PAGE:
Kimberly Grauer, Director of Research at Chainalysis, said the shift to global exchanges “certainly could be in order to obfuscate detection, but it could also be a sign that increasingly donations are coming in from all over the world.”
In December 2020, shortly before his suicide, a French computer programmer named Laurent Bachelier sent 28.15 Bitcoins — then worth over $520,000 — to 22 far-right entities. The bulk went to Nick Fuentes, an American white nationalist influencer who would spend the coming weeks encouraging tens of thousands of followers to lay siege to the U.S. Capitol. One bitcoin went to a Daily Stormer account.
The money trail shows domestic extremism isn’t purely domestic and highlights the ease with which cryptocurrency can fund extremists around the world.
Bachelier’s money passed through accounts that were not hosted by regulated cryptocurrency exchanges, according to Chainalysis. The transactions only became public because of a tip to a Yahoo news journalist and the fact that Bachelier left digital traces that led to his email.
Cryptocurrency exchanges, which can convert Bitcoin into U.S. dollars and other currencies, are generally regulated like banks, allowing authorities access to information or funds.
But cryptocurrency wallets can also be “unhosted,” which means that users themselves control access. Unhosted wallets — like Fuentes’ — are akin to cash. They don’t have to go through banks or exchanges that could flag suspicious transactions, verify a user’s identity or hand over money to satisfy a court judgment.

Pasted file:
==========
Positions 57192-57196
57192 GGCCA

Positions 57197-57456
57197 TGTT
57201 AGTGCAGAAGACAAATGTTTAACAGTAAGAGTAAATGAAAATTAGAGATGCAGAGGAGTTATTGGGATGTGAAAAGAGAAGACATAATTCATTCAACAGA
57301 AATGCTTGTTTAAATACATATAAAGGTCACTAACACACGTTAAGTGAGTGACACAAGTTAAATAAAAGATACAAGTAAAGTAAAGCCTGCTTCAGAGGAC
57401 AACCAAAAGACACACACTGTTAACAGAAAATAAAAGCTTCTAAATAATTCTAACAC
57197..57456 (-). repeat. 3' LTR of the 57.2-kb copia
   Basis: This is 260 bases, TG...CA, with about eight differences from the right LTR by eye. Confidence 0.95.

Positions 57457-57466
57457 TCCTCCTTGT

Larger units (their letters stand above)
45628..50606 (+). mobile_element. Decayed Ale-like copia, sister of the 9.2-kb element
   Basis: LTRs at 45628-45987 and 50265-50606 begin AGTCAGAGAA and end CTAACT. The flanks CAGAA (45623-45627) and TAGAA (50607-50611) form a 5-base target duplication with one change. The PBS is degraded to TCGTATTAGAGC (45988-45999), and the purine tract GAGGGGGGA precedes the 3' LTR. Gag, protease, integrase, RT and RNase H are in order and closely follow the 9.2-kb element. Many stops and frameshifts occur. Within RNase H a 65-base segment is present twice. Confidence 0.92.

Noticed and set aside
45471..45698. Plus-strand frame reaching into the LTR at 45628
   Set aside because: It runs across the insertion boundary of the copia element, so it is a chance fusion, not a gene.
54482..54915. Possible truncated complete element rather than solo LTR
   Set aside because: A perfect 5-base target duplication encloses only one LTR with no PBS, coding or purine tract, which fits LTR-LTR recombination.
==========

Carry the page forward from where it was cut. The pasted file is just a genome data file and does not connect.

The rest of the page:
Anglin’s wallets are also unhosted, according to Chainalysis.
“The problem with an unhosted wallet is what is your pain point?” said Amanda Wick, who served as a senior policy adviser for the Treasury Department’s Financial Crimes Enforcement Network and as a federal prosecutor before joining Chainalysis as chief of legal affairs. “The only thing we have is civil contempt or criminal conviction. If someone is willing to sit in jail and the money is theirs on the other side because no one can access it, that’s a problem.”
Contact AP’s global investigative team at Investigative@ap.org.